Carers – The forgotten members

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2018 National Women's Conference
21 September 2017
Carried as Amended

1 in 8 adults or 6.5 million people in the UK are carers according to carers UK with this figure set to rise to 9 million by 2037. Every day 6,000 people take on a caring role and 58% of the careers are women. In 2011, females were more likely to be unpaid carers than males. It has also been found that the general health of unpaid carers deteriorated incrementally with increasing levels of unpaid care provided up to the age of 65.

The Office of National Statistics analysis shows that the share of unpaid care provision fell most heavily on women aged 50 – 64. During 2011, 81,812 women in England were in full time employment while providing 50 hours or more unpaid care and in Wales the figures were 5,068 respectively. These figures are taken from the last census held by the Office of National Statistics.

Becoming a carer for family or friends can have a considerable effect on the lives of those who take on this role. While medical professionals and family members focus all their attention on the person who is ill, the carer can become the one in the shadows. Depending on the support needs of the cared for person, caring can be hard physical work, involving lifting, cleaning, personal care and distrusted sleep.

While there are some services out there to support women carers, Unison currently has no provision in place to help support our women members who are also caring for loved ones. Laws and legislation quite rightly protect the rights of citizens with disabilities and caring needs, but the laws in place do not go far enough to protect those women who are carers. Many women who both work and care for loved ones face issues regarding time off to attend hospital appointments or require emergency leave and if granted will usually be unpaid. This further impacts women on low pay as they struggle to make ends meet. Protecting the rights of carers is vital to both the carers themselves and the people they care for; they have a role to play in shaping legislation for carers and for people with disabilities as the carers are also impacted by the constraints.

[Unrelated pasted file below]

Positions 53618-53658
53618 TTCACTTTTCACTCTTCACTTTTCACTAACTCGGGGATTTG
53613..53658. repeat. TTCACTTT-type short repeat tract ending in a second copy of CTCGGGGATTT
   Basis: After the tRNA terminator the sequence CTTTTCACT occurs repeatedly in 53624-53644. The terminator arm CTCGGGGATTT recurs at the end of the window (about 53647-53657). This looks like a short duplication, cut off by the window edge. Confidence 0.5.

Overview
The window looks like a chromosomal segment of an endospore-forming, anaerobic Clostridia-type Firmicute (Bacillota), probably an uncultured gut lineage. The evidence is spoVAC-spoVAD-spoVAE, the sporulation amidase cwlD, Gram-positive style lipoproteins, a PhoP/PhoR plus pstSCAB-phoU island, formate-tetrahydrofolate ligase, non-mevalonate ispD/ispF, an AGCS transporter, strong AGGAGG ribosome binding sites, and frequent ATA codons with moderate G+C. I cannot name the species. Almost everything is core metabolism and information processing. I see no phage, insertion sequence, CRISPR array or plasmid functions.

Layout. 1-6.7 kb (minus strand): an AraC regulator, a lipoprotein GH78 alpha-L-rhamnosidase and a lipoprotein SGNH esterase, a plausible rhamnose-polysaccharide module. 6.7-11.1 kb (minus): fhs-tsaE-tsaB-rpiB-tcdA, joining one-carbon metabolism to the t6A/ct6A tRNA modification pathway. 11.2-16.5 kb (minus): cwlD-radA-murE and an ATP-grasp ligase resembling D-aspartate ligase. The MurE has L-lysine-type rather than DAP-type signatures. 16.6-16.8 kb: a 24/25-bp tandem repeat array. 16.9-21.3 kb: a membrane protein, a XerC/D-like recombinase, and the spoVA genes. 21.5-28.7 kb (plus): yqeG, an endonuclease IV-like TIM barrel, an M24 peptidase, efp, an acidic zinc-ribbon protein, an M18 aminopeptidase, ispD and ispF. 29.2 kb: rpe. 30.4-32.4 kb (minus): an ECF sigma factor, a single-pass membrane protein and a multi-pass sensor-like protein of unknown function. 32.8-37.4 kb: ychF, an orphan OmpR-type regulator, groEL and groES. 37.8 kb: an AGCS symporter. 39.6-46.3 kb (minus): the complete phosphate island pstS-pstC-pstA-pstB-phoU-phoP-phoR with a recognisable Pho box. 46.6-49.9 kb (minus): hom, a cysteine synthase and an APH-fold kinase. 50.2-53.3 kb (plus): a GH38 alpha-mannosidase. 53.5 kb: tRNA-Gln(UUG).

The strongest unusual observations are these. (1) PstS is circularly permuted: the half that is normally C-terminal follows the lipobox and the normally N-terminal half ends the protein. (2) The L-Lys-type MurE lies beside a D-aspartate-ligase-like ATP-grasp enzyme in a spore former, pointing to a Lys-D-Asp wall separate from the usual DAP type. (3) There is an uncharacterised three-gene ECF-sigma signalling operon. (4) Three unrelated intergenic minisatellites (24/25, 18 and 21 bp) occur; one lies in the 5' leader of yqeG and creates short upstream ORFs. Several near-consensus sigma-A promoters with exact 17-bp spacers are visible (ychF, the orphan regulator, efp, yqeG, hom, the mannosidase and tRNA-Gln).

Conference calls on national women’s committee to

1)Work with Labour Link to highlight the plight of women carers with local MPs and at national level to seek ways to improve their rights as carers.

2. Work with the national executive committee and the national disabled members committee to look at the possibility of setting up a carer’s network both regionally and nationally or allow carers to become active in the disability network.